Q: I take a lot of vitamin and herbal supplements? Is that safe?
A: The sale of nutrient supplements is a billion dollar a year business. But whether you’re looking to ward off cancer, lose weight or make up for poor eating habits, you must be careful when taking supplements! In 1994, the U.S. Food & Drug Administration revised government regulation of dietary supplements, which include vitamins, minerals, amino acids, herbs, enzymes and many other substances. The new law determined that it is up to the manufacturer of the supplement to make sure that the product is safe, the label claims are substantiated by solid evidence and that the supplement’s content matches ingredients declared on the packaging. In short, supplements do not need approval from the FDA prior to marketing, nor does the FDA analyze the composition of these products. Manufacturers are required to investigate and alert the FDA of any reports of adverse health events associated with the product.
Supplements are indicated for certain groups of people: people with diagnosed nutrient deficiencies, pregnant women, infants, those who are lactose intolerant, perpetual dieters, those addicted to drugs or alcohol, strict vegetarians, and those suffering or recovering from illness, surgery or injury. While these may be valid reasons to be taking supplements, you should always notify your doctor of any over-the-counter products you’re consuming.
Taking supplements increases your risk of toxicities. High potency single nutrient supplements can cause accidental poisoning that can result in liver damage, shock and possible death. High doses can be very dangerous and labels can sometimes lure you with misleading or unproven claims. Certain nutrients, such as the fat-soluble vitamins A, D, E and K, can build up in your system over time. In fact, intakes of vitamin A just twice the recommended amount, taken over a few years, are associated with osteoporosis, while daily supplements of beta-carotene may increase lung cancer risk in smokers. Always adhere to government-set tolerable upper intake levels, unless your doctor suggests otherwise. (Click here for detailed information on daily recommendations and upper limits for vitamins and minerals, divided by age and gender.)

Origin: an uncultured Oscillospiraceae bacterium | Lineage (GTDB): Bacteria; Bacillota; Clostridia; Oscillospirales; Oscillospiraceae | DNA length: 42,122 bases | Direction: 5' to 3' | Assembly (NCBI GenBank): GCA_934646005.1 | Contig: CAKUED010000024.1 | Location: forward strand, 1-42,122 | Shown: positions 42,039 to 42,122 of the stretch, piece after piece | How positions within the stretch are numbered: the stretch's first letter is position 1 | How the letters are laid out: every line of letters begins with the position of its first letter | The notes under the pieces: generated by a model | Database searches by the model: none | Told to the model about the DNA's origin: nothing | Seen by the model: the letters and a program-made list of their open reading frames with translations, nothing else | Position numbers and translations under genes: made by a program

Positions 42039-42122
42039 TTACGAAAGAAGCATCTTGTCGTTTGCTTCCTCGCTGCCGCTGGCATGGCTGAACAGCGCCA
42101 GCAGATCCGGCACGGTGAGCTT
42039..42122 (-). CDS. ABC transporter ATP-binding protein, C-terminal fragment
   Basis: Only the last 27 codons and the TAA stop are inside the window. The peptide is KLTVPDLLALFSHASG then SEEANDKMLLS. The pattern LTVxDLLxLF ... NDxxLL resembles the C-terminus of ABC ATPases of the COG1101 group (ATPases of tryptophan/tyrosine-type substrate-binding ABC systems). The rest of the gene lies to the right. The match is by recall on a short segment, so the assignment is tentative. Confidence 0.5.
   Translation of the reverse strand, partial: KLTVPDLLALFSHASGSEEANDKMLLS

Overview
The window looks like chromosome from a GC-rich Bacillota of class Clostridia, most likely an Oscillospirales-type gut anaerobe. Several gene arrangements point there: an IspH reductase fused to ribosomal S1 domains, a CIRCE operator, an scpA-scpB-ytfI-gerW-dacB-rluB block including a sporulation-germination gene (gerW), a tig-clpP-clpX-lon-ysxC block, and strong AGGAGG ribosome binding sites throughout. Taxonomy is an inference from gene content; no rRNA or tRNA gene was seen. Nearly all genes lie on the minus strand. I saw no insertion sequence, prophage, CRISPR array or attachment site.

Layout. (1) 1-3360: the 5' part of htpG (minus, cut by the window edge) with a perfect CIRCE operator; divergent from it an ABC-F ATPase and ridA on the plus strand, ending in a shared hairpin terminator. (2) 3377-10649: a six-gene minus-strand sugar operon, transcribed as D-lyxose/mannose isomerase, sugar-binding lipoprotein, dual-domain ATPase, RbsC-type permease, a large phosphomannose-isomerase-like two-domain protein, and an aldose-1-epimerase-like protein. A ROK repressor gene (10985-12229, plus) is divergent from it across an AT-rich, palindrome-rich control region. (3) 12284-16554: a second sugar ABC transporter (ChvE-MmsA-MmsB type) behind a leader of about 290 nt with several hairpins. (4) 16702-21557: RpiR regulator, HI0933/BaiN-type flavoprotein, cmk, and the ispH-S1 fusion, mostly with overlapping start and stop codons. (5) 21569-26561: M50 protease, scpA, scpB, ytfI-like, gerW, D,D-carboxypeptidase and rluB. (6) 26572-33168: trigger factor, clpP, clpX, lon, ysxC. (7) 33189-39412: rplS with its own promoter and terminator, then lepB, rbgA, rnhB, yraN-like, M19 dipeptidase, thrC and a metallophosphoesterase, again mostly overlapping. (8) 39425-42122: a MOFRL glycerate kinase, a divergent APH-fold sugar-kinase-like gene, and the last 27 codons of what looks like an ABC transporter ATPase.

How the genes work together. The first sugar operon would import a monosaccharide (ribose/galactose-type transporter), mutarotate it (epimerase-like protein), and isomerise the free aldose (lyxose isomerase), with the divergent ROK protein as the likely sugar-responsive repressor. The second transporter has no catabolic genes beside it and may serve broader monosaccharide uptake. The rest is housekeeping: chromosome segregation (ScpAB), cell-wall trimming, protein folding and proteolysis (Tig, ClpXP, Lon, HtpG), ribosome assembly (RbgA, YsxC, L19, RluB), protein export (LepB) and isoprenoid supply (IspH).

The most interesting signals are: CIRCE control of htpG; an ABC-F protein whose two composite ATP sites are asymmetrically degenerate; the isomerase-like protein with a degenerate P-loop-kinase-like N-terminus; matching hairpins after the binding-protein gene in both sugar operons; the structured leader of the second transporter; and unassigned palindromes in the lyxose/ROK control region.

Supplements can also affect the absorption and metabolism of medicines you take and nutrients in the food you eat. For example, when taken in a pure form, zinc interferes with copper and calcium absorption and calcium hinders magnesium and iron absorption. In addition, the herbal product St. John’s Wort can severely limit the effectiveness of AIDS medications and is not recommended when simultaneously taking an antidepressant from the SSRI family. Clearly, taking multiple over-the-counter supplements increases your chance for harmful food-drug and drug-drug interactions.
My best advice is to try and get all your nutrients from food! Taking a multivitamin can help “cover your bases,” but any amount of certain vitamins or minerals consumed in excess of what your body needs will generally be excreted. While a banana and a tablet may both contain potassium, the fruit provides a balanced assortment of nutrients, fiber and phytochemicals (beneficial, active plant compounds) that can temper the effects of the mineral.